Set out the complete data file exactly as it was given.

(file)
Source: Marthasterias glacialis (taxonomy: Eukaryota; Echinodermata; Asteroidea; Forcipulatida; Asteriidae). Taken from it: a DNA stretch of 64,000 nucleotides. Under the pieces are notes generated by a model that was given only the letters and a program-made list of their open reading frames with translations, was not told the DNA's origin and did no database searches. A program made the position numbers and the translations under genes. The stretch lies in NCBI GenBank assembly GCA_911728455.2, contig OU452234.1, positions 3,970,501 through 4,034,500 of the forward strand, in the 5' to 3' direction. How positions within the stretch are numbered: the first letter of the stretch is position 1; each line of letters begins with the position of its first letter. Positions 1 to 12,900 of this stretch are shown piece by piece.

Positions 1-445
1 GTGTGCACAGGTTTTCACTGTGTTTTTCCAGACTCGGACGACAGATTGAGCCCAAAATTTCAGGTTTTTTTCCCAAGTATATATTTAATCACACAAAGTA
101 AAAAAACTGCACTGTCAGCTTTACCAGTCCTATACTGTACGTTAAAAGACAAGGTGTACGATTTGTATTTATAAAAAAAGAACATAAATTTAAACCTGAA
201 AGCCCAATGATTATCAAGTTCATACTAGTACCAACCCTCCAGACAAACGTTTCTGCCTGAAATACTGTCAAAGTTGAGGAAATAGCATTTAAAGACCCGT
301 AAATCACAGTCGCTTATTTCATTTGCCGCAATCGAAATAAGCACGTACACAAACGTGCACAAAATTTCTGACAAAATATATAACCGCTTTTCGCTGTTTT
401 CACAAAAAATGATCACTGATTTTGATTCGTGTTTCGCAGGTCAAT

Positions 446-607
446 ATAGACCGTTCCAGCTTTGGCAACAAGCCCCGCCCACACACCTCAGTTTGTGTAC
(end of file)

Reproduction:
Source: Marthasterias glacialis (taxonomy: Eukaryota; Echinodermata; Asteroidea; Forcipulatida; Asteriidae). Taken from it: a DNA stretch of 64,000 nucleotides. Under the pieces are notes generated by a model that was given only the letters and a program-made list of their open reading frames with translations, was not told the DNA's origin and did no database searches. A program made the position numbers and the translations under genes. The stretch lies in NCBI GenBank assembly GCA_911728455.2, contig OU452234.1, positions 3,970,501 through 4,034,500 of the forward strand, in the 5' to 3' direction. How positions within the stretch are numbered: the first letter of the stretch is position 1; each line of letters begins with the position of its first letter. Positions 1 to 12,900 of this stretch are shown piece by piece.

Positions 1-445
1 GTGTGCACAGGTTTTCACTGTGTTTTTCCAGACTCGGACGACAGATTGAGCCCAAAATTTCAGGTTTTTTTCCCAAGTATATATTTAATCACACAAAGTA
101 AAAAAACTGCACTGTCAGCTTTACCAGTCCTATACTGTACGTTAAAAGACAAGGTGTACGATTTGTATTTATAAAAAAAGAACATAAATTTAAACCTGAA
201 AGCCCAATGATTATCAAGTTCATACTAGTACCAACCCTCCAGACAAACGTTTCTGCCTGAAATACTGTCAAAGTTGAGGAAATAGCATTTAAAGACCCGT
301 AAATCACAGTCGCTTATTTCATTTGCCGCAATCGAAATAAGCACGTACACAAACGTGCACAAAATTTCTGACAAAATATATAACCGCTTTTCGCTGTTTT
401 CACAAAAAATGATCACTGATTTTGATTCGTGTTTCGCAGGTCAAT

Positions 446-607
446 ATAGACCGTTCCAGCTTTGGCAACAAGCCCCGCCCACACACCTCAGTTTGTGTAC